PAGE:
by Adriane Dorr
A food shortage, lack of water, starving Somalian refugees and hungry Kenyan Lutherans: Each of these hardships, caused by the current drought in East Africa, is cause for the Rev. Walter Obare Omwanza, presiding bishop of the Evangelical Lutheran Church in Kenya (ELCK), to pray. But Obare and the members of the ELCK are no strangers to the unique challenges facing the church in Kenya. They are also fighting malaria, a deadly disease that kills nearly a million people each year.
Obare knows firsthand how devastating malaria can be; of his parents’ 14 children, 10 died of malaria. But with the help of the Lutheran Malaria Initiative (LMI), a partnership of Lutheran World Relief and The Lutheran Church—Missouri Synod, Obare believes that, by God’s love and mercy, the people of the ELCK have hope for preventing the disease and for renewing the health of those who have contracted it.
The following is an edited Lutheran Witness (LW) interview with Obare (WO):
LW: What part of being a pastor, specifically a pastor of an entire church body, brings you the most joy?
WO: I am blessed to be able to assist when heads of departments and pastors call in to consult on challenges they face as they serve the Lord in His vineyard. It also brings me great joy to counsel young men and women in matters pertaining to our faith.
LW: In this issue of The Lutheran Witness, we feature an update on LMI. How is this program helping the people of your church?
WO: The malaria awareness programs are helping many of our people learn to take precautions and to take immediate steps to visit health facilities if they think they have contracted malaria.
LW: You know firsthand what it means to lose someone to malaria, since you have lost several siblings to the disease. How has this loss drawn you closer to Christ, even in the midst of such suffering?
WO: Ten of my parents’ 14 children died because of malaria. So it is hard to imagine how one could totally escape from malaria at a time when ignorance about the disease is high and when people here attribute ailments of any kind to witchcraft. This makes me believe that God had a purpose for me to live, and that purpose is to serve Him and others, even in creating awareness concerning malaria and other ailments.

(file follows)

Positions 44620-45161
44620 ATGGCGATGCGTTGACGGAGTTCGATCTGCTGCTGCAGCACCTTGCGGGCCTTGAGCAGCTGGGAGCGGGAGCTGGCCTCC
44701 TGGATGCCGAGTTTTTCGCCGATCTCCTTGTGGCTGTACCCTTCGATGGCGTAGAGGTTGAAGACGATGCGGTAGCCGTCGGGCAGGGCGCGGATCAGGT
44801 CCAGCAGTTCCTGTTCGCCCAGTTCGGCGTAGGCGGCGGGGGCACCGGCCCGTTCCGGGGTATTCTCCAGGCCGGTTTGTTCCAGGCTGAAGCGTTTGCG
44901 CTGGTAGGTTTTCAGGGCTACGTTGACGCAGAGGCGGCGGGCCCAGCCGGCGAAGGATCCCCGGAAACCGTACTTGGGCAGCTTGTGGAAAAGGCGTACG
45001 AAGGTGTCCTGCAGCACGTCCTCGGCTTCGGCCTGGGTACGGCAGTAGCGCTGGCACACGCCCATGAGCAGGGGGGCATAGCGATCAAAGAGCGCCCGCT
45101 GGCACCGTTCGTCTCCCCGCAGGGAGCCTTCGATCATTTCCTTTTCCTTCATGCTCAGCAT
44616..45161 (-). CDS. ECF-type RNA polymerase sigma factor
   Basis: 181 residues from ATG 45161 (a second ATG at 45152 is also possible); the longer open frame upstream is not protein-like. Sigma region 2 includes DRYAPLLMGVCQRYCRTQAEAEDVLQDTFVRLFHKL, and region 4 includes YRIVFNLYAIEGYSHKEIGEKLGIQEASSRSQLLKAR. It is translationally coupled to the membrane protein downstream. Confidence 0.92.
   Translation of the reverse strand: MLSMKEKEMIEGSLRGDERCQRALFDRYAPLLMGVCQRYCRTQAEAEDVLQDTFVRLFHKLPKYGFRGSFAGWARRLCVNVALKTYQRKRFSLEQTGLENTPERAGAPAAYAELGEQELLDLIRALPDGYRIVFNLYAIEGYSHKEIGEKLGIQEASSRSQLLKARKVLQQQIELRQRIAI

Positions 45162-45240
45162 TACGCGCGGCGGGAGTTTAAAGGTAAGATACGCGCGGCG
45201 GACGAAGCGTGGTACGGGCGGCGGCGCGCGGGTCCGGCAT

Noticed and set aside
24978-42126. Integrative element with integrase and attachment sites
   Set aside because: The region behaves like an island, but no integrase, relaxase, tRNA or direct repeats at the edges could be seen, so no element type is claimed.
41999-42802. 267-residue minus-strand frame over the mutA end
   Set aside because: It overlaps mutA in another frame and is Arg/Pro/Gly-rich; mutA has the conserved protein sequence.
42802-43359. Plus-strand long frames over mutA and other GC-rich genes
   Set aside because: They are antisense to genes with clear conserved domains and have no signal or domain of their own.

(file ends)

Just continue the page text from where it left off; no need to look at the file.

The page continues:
LW: Why is it important for the people of the LCMS to assist the ELCK in eradicating malaria?
WO: It is God’s will that we serve Him by serving others, those that He wants us to serve. With help from the LCMS, the ELCK is able to help combat malaria and to restore many of our people to good health.
LW: Representatives from the ELCK recently attended the first ever International Disaster Response Conference for Lutherans in St. Louis. How did your church’s representatives find that conference helpful?
WO: Their report was that it was an eye-opener and that it was good that they could share the dangers of malaria and other pandemics like poverty. They were heartened to see brethren ready and willing to help eradicate malaria.
LW: What makes the Lutheran Church’s understanding of mercy unique? Why is it different from social-aid agencies?
WO: The Lutheran understanding of mercy stands out because it seeks to serve God by serving others. It is God extending His love to our neighbors through us as Christians. We are simply reaching out with the Great Commission using the greatest commandment.
LW: What can the people of the LCMS pray for with regard to the ELCK?
WO: We call for prayers for fellowship with our partners in LCMS to continue, for peace and unity in the church and nation. We also ask that the Lord would open doors for work in the northeastern part of Kenya, which is dominated by Muslims and serves as an entrance by Islamic militia (Al-shabaab) groups to attack the people of Kenya.
LW: When you are in the parishes and homes of the people in your church, what do you see that encourages you to continue the work the Lord has called you to do?
WO: With each year, our church continues to grow. And with each day, I am encouraged by the way people respond to the Gospel in spite of the economic, health and other challenges they face.
> Bishop Obare preached at the installation of LCMS President Matthew C. Harrison.
About the author: Adriane Dorr is managing editor of The Lutheran Witness.